Life In Bunker Review – Deep Underground, But Still Too Shallow


Developed and published by Flox Studios. Released on Feb. 25, 2016. Available on PC. Review copy provided by publisher.

Earth has been laid waste, reduced to a desolate wasteland that will not be habitable by humans for centuries. The few survivors are confined to underground bunkers, eking out a meager existence generation after generation, awaiting the day when the surface can support human life. And they’ve just picked you as their new leader.


Life in Bunker is a building/strategy game from Flox Studios. It’s up to you to design and manage your bunker to meet your population’s needs, including food, air, waste disposal, hygiene, exercise, and leisure, among other things. The list is surprisingly long – I’m fairly certain this is the first game I’ve played that has separate “time until they need a shower” and “time until they need a toilet” stats for every character. There are facilities you can build for each of these needs, along with power generators and water pumps to keep them going.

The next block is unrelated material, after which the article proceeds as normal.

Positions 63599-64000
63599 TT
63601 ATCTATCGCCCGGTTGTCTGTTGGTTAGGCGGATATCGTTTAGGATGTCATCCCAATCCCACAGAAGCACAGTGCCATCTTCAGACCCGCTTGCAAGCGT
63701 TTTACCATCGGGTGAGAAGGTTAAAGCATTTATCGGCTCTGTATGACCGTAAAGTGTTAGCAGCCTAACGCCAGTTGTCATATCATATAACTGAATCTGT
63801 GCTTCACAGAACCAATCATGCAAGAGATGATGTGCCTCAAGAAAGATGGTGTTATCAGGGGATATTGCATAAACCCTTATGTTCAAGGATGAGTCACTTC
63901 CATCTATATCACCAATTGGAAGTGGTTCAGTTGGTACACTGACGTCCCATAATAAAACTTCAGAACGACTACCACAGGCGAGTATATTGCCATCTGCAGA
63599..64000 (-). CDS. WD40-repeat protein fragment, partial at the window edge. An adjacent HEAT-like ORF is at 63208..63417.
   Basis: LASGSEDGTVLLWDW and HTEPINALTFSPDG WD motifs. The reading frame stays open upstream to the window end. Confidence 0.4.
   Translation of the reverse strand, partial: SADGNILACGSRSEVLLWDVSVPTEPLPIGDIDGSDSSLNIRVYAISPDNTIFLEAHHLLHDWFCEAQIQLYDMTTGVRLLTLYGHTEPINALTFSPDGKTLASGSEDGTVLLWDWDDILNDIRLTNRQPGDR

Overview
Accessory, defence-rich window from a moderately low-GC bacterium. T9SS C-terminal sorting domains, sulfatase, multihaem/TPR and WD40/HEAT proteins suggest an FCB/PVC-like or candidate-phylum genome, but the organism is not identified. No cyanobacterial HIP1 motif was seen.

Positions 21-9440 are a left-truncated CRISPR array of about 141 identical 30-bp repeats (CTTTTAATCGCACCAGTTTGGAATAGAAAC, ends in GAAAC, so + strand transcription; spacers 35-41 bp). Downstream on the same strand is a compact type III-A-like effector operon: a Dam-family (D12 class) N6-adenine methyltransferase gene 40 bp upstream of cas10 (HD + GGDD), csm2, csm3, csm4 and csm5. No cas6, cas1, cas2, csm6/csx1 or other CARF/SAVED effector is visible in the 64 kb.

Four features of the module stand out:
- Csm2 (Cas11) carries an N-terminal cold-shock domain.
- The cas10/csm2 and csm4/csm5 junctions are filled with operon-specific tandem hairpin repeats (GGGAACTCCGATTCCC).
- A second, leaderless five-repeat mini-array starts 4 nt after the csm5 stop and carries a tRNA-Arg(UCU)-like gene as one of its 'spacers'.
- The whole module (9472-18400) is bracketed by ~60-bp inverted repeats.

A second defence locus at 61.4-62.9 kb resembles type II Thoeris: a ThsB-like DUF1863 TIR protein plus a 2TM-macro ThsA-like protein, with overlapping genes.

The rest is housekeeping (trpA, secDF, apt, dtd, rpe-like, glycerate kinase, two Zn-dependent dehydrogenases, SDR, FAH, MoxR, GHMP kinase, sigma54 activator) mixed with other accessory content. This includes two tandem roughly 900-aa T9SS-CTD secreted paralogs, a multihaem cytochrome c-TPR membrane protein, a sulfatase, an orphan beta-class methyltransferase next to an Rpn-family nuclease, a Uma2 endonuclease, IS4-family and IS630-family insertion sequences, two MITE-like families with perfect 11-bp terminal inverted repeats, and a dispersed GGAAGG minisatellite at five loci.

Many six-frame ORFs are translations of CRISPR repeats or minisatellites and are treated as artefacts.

There are six jobs residents can do, though each individual resident is usually only capable of two or three of them. You assign each resident a job, which they set about doing without further direction from you. If you have a research station and a scientist manning it, you generate research points, which are used to unlock new facilities and improve existing capabilities.

It’s also your job to make new residents, which fortunately for the game’s ESRB rating is done by growing embryos in tanks. You can leave their abilities random, or spend research points genetically engineering them for particular jobs. Once children are born they consume resources, but do nothing useful until they reach adulthood. You’ve got to plan ahead, thinking about what your labor needs will be well down down the line. Characters eventually get old enough to retire, stop working, and finally die, so you need a steady stream of kids to keep your society going..